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Shades of rhetoric: a hot-button word

Much of the content and information found in Oxford dictionaries is provided by the Oxford English Corpus, a database of current English usage that has over two and a half billion words and is fully searchable, allowing shifts in meaning to be observed far more rapidly than they were previously. An example of how this tool works may be found in the word rhetoric.

Rhetoric is not a new word (it has been used in English since the early 14th century), and over its life it has had a small variety of shades of meaning. For the most part, these meanings have been rather complimentary, with rhetoric generally being equated with eloquence, persuasiveness, or a certain elegance in language. Recently, however, the word appears to have taken on less positive connotations, as may be seen through examining it in the Corpus.

Looking at the words that most often are used to modify rhetoric (see the ‘word sketch’ below), we can see that it is often spoken of as ‘empty’, ‘inflammatory’, or ‘nationalist’. Rhetoric is also frequently used in conjunction with ‘anti-American’, ‘anti-imperialist’, ‘anti-Western’, and ‘anti-immigrant’ (and does not seem often to be used with any ‘pro-’  words). Additionally, instances of rhetoric are frequently described as ‘hateful’, ‘strident’, ‘overblown’, or ‘harsh’ .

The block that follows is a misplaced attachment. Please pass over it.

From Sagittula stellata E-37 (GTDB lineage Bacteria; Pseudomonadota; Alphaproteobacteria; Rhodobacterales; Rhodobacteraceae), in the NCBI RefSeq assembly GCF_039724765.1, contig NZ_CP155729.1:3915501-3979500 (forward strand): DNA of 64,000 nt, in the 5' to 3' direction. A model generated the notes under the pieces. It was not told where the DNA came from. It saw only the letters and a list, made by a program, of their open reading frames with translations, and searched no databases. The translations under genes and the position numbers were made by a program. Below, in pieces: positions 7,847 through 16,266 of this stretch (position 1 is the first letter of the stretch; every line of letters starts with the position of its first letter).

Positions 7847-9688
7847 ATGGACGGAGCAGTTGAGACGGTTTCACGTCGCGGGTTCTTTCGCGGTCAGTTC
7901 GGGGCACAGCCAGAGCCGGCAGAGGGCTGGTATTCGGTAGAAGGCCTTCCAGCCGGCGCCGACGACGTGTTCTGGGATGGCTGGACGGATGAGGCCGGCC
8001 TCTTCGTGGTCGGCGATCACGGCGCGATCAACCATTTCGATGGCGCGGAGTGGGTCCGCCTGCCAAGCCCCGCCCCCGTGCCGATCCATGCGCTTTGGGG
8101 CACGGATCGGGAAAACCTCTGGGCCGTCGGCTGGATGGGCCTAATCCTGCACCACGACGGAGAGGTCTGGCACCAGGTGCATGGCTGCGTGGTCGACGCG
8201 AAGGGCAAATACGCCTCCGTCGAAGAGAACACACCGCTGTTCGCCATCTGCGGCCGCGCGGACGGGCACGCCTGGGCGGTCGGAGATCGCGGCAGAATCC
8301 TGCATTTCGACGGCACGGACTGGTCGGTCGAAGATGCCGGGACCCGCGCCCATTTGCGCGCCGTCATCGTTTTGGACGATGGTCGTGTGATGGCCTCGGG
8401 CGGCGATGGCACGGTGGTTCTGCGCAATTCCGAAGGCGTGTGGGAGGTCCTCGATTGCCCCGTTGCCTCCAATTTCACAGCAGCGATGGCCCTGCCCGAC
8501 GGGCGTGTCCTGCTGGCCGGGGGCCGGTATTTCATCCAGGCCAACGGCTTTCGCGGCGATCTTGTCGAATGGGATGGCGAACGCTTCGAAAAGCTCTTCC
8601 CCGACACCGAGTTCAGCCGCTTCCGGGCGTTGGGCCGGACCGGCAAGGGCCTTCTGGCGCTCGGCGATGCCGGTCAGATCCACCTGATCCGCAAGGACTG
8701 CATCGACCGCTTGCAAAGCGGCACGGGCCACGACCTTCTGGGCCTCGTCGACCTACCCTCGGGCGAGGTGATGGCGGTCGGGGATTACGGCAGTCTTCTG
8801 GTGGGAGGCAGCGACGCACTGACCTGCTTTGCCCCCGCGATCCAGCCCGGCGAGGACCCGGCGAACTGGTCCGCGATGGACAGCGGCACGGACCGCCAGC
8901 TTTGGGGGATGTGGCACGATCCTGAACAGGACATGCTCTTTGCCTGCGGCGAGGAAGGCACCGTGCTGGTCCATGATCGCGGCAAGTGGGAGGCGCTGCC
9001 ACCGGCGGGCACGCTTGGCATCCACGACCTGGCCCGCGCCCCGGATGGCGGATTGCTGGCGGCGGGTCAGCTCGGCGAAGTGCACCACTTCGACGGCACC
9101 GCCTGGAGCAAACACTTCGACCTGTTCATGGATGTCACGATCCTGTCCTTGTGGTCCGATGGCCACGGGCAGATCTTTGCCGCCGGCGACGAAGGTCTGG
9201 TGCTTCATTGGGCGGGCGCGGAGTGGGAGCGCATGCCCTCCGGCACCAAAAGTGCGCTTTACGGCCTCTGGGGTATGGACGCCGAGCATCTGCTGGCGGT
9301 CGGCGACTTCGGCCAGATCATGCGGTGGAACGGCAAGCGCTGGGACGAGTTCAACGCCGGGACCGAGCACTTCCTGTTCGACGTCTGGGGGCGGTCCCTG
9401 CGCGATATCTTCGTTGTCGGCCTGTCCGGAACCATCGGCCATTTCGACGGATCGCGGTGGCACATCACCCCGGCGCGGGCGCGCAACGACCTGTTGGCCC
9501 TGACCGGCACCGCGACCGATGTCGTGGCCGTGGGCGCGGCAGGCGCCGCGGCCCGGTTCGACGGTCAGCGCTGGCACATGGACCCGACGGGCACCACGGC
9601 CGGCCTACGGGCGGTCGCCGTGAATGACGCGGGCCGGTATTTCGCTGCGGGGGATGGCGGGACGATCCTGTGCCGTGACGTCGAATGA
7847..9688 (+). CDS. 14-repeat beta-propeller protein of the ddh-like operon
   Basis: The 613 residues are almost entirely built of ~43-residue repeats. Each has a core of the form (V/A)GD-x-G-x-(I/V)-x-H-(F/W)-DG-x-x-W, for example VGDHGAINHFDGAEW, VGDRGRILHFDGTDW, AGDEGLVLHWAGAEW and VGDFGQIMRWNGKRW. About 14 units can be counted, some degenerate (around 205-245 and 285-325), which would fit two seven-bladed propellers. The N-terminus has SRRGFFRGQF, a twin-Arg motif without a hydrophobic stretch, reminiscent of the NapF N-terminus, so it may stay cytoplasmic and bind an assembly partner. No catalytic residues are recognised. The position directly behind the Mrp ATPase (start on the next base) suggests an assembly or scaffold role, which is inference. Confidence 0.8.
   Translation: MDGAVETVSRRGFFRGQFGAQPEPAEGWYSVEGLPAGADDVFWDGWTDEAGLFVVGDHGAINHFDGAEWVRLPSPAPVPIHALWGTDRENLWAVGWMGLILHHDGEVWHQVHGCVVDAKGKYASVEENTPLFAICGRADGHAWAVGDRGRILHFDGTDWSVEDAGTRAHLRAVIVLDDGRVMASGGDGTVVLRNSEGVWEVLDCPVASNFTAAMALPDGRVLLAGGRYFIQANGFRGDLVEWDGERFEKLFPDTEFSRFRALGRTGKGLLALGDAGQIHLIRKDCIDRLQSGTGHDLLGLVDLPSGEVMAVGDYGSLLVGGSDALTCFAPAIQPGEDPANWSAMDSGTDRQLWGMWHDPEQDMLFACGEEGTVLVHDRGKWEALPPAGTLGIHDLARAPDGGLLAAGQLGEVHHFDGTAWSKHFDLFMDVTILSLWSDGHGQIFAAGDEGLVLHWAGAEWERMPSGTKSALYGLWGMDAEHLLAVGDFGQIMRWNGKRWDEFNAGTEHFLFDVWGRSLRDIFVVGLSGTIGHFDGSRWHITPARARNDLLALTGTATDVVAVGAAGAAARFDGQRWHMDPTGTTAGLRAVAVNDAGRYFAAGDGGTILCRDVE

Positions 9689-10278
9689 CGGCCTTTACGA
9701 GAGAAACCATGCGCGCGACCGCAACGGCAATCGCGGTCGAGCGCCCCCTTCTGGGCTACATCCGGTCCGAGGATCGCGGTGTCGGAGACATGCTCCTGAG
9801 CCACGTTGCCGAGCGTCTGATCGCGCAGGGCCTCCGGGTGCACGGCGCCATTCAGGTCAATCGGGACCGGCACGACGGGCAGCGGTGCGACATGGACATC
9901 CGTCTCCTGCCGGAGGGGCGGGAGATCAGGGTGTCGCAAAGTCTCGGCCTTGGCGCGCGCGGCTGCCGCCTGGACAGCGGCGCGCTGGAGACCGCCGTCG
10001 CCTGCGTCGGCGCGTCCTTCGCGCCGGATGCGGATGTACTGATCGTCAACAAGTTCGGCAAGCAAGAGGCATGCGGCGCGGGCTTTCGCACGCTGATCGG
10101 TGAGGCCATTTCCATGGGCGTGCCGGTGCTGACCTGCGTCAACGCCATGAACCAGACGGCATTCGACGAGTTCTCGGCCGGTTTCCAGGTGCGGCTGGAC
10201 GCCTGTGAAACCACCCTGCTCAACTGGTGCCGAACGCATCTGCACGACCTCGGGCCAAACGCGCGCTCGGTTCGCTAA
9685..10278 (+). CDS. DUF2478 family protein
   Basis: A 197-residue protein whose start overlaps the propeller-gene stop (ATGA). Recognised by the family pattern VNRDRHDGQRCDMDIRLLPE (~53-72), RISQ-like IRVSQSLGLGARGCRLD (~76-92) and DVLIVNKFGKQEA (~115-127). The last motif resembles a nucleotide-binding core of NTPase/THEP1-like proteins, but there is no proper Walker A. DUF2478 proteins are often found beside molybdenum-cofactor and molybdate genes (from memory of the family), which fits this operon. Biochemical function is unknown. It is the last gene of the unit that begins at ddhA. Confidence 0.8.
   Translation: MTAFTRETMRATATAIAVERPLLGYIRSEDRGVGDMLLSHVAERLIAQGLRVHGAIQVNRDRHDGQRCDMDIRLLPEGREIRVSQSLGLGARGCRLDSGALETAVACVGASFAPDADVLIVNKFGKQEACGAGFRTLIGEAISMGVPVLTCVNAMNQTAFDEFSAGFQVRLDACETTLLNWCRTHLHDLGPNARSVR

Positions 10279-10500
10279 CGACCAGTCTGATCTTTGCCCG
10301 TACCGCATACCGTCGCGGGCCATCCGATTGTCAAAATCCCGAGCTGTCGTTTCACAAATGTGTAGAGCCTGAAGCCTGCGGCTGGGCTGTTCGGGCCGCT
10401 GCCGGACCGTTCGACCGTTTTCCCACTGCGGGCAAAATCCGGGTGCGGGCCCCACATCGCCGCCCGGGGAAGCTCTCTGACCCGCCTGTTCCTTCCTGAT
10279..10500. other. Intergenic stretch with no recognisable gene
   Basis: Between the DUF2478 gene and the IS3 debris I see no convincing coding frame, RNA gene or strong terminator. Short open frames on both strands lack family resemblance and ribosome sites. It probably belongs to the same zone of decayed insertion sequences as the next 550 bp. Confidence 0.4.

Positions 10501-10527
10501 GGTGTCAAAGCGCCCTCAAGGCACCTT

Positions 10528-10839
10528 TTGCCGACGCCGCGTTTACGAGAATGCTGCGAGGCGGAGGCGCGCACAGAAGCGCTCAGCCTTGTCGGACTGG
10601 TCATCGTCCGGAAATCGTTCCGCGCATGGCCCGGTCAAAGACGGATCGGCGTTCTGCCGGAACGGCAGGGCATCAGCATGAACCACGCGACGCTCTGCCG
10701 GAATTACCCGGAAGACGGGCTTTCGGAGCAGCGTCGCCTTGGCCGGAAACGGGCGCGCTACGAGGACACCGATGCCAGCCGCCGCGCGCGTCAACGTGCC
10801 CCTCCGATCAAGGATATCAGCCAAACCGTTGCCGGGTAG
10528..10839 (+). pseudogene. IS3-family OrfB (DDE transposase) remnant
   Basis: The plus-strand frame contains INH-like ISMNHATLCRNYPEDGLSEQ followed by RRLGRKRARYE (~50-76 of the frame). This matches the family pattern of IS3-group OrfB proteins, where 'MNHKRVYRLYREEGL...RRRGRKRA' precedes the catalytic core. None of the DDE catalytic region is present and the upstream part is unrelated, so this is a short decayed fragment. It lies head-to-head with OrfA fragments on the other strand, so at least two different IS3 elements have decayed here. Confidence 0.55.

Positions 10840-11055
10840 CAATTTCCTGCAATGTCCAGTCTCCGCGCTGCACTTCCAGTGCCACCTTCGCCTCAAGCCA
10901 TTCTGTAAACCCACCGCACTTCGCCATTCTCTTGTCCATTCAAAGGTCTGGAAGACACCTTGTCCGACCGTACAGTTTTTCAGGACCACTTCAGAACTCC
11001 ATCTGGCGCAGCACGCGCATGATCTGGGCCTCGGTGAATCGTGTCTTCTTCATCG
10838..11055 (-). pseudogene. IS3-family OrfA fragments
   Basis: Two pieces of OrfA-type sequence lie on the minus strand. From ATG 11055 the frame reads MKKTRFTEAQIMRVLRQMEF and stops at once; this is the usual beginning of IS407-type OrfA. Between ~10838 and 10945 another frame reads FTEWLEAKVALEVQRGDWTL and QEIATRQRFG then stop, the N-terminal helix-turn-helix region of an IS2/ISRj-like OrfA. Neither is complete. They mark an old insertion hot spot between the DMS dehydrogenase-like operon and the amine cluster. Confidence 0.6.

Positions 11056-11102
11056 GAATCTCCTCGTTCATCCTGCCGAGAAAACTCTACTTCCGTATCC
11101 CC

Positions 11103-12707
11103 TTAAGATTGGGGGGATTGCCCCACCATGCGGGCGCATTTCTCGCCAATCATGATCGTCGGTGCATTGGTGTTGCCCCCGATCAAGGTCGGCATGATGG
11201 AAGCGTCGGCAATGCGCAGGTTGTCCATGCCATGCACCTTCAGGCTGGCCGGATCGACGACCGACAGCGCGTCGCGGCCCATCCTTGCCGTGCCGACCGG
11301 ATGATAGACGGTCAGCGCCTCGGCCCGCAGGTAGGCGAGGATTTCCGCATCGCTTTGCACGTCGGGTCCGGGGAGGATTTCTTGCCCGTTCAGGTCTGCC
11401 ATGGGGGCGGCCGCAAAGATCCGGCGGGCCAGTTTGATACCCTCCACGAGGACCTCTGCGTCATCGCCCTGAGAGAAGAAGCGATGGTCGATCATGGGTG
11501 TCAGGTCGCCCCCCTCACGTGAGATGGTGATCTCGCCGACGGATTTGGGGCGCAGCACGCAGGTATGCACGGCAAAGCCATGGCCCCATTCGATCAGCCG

The Corpus allows us to see the ways that this word and others are changing in real time (all of these examples are from the year 2000 onward), and to assess whether it will then be necessary to change dictionary entries in order to better reflect the changing meaning.

Word sketch of rhetoric

Extract from an Oxford English Corpus ‘word sketch’, showing the words which are used most frequently to modify ‘rhetoric’.

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